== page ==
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Reflect Like Human Beings, A Civilization Will Talk To

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Reflect Like human beings, a civilization will talk to itself, using art as the favored medium. A culture’s enduring literature mirrors the conversation. Dickens reflected social guilt over the treatment of the poor and pilloried the arrogance of the rich. In War of the Worlds (1897), a work eagerly translated worldwide, H.G. Wells reflected international insecurity over an Industrial-Age world war—an insecurity that became reality in less than two decades. Consequently, it is wise to listen to a culture’s authors, especially those whose work outlives them. Their words often prove prophetic.
In 1953, Samuel Beckett premiered in Paris the French version of “Waiting for Godot”. The now famous plot of this tragic comedy depicts the
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That happens when the two main characters vow--should Godot disappoint them on the morrow--to hang themselves with a good strong rope. With that, the unifying expectation virtually evaporates, and so does the play. Losing hope in the coming of Godo strips both characters of a reason to be by the roadside. If the roadside is life, it also robs both men of their reason to be; hence the talk of suicide.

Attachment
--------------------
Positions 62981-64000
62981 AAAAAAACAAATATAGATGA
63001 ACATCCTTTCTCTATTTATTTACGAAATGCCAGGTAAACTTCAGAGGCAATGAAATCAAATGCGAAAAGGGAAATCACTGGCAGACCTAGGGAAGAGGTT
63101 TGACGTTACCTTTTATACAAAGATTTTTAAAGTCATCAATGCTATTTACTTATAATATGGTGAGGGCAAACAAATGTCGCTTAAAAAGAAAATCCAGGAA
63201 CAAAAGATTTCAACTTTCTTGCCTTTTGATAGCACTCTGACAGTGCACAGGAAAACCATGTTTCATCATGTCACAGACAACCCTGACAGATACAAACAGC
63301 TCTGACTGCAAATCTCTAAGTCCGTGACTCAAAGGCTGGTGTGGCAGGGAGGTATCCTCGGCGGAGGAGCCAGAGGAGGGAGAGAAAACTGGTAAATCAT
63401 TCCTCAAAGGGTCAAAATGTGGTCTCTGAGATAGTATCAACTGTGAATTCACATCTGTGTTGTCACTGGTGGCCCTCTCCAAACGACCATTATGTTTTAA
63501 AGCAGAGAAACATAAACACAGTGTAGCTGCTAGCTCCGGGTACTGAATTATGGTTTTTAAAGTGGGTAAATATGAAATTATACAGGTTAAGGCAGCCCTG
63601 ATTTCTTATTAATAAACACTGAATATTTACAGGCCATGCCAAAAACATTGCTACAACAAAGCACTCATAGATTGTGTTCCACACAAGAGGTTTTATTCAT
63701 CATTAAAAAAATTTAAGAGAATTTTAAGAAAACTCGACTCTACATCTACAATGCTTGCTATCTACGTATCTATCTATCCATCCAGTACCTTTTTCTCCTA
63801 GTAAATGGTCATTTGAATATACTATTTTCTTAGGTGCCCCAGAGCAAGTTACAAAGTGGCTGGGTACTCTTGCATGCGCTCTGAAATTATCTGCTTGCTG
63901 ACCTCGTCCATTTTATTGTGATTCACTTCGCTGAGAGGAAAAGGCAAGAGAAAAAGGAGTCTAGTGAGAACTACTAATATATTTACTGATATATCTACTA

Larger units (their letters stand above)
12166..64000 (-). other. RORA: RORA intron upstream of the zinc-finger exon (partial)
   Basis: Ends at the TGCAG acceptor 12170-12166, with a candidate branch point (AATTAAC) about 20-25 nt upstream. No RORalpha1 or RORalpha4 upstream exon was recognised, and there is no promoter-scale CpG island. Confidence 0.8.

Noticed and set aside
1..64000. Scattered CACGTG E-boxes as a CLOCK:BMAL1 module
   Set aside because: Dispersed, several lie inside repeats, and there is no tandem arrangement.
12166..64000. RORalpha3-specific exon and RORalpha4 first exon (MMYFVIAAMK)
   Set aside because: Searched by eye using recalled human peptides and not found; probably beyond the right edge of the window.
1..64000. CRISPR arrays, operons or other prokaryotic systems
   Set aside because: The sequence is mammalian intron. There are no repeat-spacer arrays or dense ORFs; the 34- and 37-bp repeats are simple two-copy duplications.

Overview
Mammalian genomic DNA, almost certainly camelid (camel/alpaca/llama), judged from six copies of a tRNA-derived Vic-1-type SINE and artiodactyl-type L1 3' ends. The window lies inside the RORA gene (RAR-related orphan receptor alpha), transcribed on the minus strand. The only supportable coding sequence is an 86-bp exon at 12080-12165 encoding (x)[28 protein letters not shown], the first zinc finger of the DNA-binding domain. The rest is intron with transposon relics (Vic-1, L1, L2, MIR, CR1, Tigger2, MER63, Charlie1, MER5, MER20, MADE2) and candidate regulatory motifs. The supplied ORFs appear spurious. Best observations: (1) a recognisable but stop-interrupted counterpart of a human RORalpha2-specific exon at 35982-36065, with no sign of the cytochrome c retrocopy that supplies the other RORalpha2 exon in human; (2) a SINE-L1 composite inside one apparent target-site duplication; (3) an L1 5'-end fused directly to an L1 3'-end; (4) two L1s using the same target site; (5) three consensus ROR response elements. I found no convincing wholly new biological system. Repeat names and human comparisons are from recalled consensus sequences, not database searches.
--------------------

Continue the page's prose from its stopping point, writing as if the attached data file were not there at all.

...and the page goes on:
Commentators have remarked that the uncertainty of Beckett’s play is an essential part of the experience. Critic Pierre Marcabru said, “With Beckett, theatre is already in its grave.” Both opinions are true, especially if one views “Waiting for Godot” as an elegy to Western culture in the mid-20th century. The secular optimism about human progress at the century’s start disintegrated in the barbaric violence of two World Wars. The Cold War and involvement in continuing local conflicts worldwide have drained resources and undermined the West’s confidence in its ability to act decisively. The international student rebellions of the seventies still echo in the academy—both on the continent and in America. Moreover, growing political and social divisions have even infected culture’s faith in its own values and social institutions. Unsustainable debt, growing economic commitments, and greater competition in world markets increasingly destabilize the economies of both Europe and America. Though the West still possesses much strength, an uneasy weariness
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